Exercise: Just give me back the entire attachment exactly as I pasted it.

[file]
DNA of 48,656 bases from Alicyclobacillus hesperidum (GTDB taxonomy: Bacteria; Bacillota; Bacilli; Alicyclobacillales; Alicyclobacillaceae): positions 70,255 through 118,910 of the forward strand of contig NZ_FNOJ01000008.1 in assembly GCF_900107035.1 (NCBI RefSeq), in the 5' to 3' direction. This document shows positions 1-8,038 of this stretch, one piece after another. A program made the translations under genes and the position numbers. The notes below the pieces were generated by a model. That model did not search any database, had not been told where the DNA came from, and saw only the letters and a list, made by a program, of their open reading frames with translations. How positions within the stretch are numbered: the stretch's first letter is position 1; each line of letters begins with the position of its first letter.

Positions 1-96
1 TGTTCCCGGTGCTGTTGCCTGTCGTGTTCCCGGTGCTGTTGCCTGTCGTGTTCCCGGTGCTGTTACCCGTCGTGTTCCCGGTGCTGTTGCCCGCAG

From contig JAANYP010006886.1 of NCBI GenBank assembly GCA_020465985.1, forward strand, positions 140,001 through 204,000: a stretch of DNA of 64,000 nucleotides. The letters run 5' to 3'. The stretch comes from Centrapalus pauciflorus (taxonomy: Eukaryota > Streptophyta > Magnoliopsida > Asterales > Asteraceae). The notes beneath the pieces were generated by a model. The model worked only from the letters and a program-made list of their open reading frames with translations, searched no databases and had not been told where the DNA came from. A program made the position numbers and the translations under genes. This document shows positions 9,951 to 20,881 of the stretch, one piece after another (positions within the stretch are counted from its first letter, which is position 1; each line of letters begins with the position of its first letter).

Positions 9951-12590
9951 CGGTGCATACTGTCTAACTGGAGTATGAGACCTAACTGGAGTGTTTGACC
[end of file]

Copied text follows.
DNA of 48,656 bases from Alicyclobacillus hesperidum (GTDB taxonomy: Bacteria; Bacillota; Bacilli; Alicyclobacillales; Alicyclobacillaceae): positions 70,255 through 118,910 of the forward strand of contig NZ_FNOJ01000008.1 in assembly GCF_900107035.1 (NCBI RefSeq), in the 5' to 3' direction. This document shows positions 1-8,038 of this stretch, one piece after another. A program made the translations under genes and the position numbers. The notes below the pieces were generated by a model. That model did not search any database, had not been told where the DNA came from, and saw only the letters and a list, made by a program, of their open reading frames with translations. How positions within the stretch are numbered: the stretch's first letter is position 1; each line of letters begins with the position of its first letter.

Positions 1-96
1 TGTTCCCGGTGCTGTTGCCTGTCGTGTTCCCGGTGCTGTTGCCTGTCGTGTTCCCGGTGCTGTTACCCGTCGTGTTCCCGGTGCTGTTGCCCGCAG

From contig JAANYP010006886.1 of NCBI GenBank assembly GCA_020465985.1, forward strand, positions 140,001 through 204,000: a stretch of DNA of 64,000 nucleotides. The letters run 5' to 3'. The stretch comes from Centrapalus pauciflorus (taxonomy: Eukaryota > Streptophyta > Magnoliopsida > Asterales > Asteraceae). The notes beneath the pieces were generated by a model. The model worked only from the letters and a program-made list of their open reading frames with translations, searched no databases and had not been told where the DNA came from. A program made the position numbers and the translations under genes. This document shows positions 9,951 to 20,881 of the stretch, one piece after another (positions within the stretch are counted from its first letter, which is position 1; each line of letters begins with the position of its first letter).

Positions 9951-12590
9951 CGGTGCATACTGTCTAACTGGAGTATGAGACCTAACTGGAGTGTTTGACC